Parthasarathi Triplicane

Parthasarathy Triplicane

108 Divya Desam Temples, Chennai District


Venkata Krishnan, facing east.
Other name are Meesai Vaitha Perumal and Parthasarathi


Vedavalli Thaayaar facing east

Other Deities

Aandal, Garuda, Anjaneya, Ranganathar, Rama, Gajendra Varadarajar, Narasimha, Alwars, Ramanujar, Manavala Mamunigal, Vedanthachariar

Parthasarathi Triplicane Temple is synonymous with Chennai. This east facing temple has a east facing Rajagopuram with 5 tiers, 2 Prakarams, a large Temple Tank to the east of the Rajagopuram and an atmosphere which goes back to days gone by making the experience truly unique. The utsavar idol has the markings of the wounds rendered by Bheeshma during the Kurukshetra War of Mahabaratha. The holy tank of this temple does not have any fishes. Vishnu appears here with a large Moustache. Lord Krishna is present here with his family members – Rukmini, Balarama, Sathyaki, Anirudha and Prathyumna.

Holy Water (Theertham) – Kairavini Theertham, Indira Theertham, Soma Theertham, Meena Theertham, Agni Theertham, Vishnu Theertham.

Holy Tree (Sthala Vriksham) –

Vimaanam – Ananda, Pranava, Pushpa, Sesha, Vaidheega Vimanam.


Parthasarathi Triplicane is a 108 Divya Desam temple, Mangalasasanam by Thirumangai Azhwar, Paei Azhwar and Thirumazhisai Azhwar (7th to 9th Century CE). The temple was built in the 8th Century CE by Narasimhavarma Pallava I. But it is also believed that the original temple existed before that period.

The temple was expanded by Cholas and later by the Vijayanagara Kings (Sadasiva Raya, Sriranga Raya and Venkatapati Raya II) in the 15th and 16th Century CE. Stone inscriptions here record the contributions of the Chola Kings Raja Raja and Kulottunga III, Pandya King Maravarman. Thirumangai Alwar, (9th Century CE) attributes the building of temple to the Pallava King Nandivarman of the 8th Century. The Rajagopuram was also built by a Pallava King – Tondaiman Chakravarthy. The temple was restored during 1564 CE and new shrines were added.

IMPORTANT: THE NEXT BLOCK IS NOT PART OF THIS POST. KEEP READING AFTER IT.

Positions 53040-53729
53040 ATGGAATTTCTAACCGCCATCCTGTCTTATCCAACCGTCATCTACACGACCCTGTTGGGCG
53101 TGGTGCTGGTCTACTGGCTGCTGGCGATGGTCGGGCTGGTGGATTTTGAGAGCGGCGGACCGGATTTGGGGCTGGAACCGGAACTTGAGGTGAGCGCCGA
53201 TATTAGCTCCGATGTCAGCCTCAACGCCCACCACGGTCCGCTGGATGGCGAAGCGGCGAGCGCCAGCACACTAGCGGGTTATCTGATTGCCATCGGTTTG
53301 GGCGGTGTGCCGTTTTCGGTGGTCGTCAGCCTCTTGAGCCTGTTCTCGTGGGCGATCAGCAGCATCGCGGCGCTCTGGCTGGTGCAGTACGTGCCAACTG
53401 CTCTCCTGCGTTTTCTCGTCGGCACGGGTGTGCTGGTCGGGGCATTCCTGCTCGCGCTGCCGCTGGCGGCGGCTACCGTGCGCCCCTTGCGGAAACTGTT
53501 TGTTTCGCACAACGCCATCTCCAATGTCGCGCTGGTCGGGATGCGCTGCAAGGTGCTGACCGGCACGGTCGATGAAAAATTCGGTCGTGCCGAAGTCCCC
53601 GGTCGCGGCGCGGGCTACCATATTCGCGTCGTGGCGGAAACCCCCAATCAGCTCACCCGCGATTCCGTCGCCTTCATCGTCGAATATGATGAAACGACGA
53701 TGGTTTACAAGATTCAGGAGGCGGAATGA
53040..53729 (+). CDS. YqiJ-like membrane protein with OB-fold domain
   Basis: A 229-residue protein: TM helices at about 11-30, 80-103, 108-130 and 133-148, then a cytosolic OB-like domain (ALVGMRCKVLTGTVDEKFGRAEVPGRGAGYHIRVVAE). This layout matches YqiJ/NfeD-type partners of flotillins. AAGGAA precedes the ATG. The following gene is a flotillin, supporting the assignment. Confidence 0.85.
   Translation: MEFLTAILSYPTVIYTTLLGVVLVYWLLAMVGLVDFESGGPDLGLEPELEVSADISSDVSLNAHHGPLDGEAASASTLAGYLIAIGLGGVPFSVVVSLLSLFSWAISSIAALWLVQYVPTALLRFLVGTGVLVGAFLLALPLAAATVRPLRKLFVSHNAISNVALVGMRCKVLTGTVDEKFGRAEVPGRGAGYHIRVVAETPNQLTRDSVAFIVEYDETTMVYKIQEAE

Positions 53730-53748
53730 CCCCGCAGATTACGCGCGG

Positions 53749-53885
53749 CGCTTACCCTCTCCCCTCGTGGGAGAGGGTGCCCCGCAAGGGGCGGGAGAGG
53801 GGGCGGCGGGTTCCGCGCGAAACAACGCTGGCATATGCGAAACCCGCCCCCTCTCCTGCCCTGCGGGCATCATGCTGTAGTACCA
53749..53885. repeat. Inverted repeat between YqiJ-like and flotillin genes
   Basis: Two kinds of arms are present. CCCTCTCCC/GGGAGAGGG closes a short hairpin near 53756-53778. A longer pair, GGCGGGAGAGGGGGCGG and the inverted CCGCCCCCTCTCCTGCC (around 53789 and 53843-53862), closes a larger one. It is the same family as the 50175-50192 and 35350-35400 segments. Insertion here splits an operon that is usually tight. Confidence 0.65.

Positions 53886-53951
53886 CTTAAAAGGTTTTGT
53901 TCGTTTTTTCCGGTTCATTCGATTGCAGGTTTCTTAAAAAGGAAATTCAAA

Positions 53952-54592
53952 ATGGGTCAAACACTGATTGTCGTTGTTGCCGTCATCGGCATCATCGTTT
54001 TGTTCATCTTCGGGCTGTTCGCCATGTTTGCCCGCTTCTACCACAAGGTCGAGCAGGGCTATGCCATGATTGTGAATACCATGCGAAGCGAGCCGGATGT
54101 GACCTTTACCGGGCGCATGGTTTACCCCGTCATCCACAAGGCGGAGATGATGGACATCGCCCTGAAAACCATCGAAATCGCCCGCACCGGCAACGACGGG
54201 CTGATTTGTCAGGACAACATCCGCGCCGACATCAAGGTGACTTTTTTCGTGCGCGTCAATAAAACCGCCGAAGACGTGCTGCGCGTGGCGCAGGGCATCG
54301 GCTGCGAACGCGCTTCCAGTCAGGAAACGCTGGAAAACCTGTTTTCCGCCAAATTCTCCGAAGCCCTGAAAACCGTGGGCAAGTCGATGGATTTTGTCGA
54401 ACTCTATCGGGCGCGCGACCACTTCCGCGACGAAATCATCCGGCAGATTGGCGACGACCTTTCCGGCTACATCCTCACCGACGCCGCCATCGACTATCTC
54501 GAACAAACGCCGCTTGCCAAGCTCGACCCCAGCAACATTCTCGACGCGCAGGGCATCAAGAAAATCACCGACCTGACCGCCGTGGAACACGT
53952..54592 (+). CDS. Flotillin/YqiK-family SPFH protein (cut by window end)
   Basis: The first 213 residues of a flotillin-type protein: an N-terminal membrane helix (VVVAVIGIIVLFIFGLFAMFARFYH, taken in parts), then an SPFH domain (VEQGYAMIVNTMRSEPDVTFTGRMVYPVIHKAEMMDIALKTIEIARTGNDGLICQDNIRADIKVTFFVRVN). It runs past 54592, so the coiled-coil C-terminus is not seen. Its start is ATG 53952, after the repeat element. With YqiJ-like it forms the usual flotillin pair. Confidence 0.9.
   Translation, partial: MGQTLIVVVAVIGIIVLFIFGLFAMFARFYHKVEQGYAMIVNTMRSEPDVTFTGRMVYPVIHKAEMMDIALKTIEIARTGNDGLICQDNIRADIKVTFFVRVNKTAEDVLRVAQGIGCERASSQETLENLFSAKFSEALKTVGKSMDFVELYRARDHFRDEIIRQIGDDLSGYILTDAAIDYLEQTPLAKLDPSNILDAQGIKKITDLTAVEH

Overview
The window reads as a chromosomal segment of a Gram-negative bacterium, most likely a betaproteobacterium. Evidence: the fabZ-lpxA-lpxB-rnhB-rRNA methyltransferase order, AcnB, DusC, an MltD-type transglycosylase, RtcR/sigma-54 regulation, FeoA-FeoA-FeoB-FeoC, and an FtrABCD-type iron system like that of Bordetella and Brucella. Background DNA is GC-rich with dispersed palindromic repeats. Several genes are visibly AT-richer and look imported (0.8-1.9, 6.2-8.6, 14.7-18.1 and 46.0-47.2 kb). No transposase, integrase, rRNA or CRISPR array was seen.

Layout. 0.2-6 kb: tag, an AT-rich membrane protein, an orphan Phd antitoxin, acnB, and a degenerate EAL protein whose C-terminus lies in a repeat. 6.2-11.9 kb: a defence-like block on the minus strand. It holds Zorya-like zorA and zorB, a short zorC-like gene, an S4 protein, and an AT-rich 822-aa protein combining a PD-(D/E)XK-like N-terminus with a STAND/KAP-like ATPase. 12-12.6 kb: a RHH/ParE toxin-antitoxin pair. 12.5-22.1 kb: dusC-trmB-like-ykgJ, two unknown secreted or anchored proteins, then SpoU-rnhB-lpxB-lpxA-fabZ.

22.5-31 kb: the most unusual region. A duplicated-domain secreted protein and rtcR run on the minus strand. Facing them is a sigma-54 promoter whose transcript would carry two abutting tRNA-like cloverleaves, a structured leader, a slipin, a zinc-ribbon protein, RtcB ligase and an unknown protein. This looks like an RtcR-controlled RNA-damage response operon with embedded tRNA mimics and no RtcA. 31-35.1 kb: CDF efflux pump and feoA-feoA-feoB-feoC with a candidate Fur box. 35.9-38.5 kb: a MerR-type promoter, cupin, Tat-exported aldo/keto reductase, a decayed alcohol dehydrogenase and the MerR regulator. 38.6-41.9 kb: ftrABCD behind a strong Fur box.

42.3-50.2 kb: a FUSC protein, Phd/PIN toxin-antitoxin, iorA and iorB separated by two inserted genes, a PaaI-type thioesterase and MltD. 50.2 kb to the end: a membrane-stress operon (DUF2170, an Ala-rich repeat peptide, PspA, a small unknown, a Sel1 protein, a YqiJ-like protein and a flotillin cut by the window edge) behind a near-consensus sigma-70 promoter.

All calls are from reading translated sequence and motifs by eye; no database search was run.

Bharathiar, the legendary Tamil poet and independence activist was struck by an elephant at the temple, whom he used to feed regularly. Although he survived the incident, a few months later his health deteriorated and he died.


The utsavar idol at Parthasarathi Triplicane has the markings of the wounds rendered by Bheeshma during the Kurukshetra War of Mahabaratha. Krishna was the Charioteer for Arjuna during the Kurukshetra war of the epic Mahabaratha. He is represented in this temple as Parthasarathi (Charioteer, Sarathi of Partha, Arjuna).


Parthasarathi Triplicane is well connected by Public transport from all parts of Chennai. Bus terminus and metro rail stations are nearby. Narrow lanes lead to the temple, making driving difficult sometimes. The temple has car parking space.

Stay and Food

Ratna Café located behind the temple on Pycrofts Road is an excellent old place for food, particularly their famous Idly and Sambar. Parking cars here is not possible and it is advisable to leave the car near the temple and take an auto or cycle rickshaw. Try eating in the non air-conditioned section as food tastes better there! Apart from this there are many street eateries which are good and worth trying. Chennai has many hotels to stay according to your locational convenience.

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